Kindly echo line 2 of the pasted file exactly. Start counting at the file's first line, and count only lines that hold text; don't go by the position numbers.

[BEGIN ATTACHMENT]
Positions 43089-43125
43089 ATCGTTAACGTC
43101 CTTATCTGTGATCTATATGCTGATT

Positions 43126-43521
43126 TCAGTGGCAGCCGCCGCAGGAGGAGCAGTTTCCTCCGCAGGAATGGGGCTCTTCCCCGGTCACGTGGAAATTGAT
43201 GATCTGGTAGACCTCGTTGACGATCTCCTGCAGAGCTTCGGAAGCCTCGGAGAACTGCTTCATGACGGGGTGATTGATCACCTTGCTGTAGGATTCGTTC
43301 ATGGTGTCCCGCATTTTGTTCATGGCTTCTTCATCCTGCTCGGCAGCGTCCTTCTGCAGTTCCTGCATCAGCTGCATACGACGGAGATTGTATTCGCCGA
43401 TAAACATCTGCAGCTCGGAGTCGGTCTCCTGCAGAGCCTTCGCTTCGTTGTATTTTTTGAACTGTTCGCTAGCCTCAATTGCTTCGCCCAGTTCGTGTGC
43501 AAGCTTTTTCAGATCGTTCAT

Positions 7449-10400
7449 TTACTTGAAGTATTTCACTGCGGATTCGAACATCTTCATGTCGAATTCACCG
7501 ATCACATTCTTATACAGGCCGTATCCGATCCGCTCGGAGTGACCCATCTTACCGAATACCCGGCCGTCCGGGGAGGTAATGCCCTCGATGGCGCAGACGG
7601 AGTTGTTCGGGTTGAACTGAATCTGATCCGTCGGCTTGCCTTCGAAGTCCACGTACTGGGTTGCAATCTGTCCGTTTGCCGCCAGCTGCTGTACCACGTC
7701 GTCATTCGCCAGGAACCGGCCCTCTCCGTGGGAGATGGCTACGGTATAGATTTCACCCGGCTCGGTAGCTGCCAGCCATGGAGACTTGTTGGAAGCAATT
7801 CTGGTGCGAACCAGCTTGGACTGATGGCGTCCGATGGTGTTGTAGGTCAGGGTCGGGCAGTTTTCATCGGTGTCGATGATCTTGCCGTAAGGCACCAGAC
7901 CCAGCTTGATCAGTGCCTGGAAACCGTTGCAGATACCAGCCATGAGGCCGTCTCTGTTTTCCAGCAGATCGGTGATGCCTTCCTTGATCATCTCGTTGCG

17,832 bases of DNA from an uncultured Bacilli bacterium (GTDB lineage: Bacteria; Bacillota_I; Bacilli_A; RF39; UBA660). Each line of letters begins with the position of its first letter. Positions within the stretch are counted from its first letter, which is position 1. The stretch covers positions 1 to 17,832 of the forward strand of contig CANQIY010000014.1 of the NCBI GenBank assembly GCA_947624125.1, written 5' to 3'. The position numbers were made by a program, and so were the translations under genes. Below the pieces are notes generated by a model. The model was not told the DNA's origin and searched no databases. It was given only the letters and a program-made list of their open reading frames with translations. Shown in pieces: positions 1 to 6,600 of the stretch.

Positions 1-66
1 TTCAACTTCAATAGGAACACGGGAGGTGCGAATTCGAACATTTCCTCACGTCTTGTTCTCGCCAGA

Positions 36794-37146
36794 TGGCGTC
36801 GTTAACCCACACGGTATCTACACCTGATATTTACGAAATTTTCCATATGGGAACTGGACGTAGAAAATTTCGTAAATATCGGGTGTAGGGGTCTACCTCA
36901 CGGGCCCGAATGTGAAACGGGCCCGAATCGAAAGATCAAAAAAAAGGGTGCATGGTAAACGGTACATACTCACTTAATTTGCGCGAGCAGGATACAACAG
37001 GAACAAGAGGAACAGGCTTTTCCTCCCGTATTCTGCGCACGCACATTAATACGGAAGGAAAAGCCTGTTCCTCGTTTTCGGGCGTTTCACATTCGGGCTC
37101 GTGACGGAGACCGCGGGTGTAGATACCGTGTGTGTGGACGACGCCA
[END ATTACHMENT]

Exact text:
43089 ATCGTTAACGTC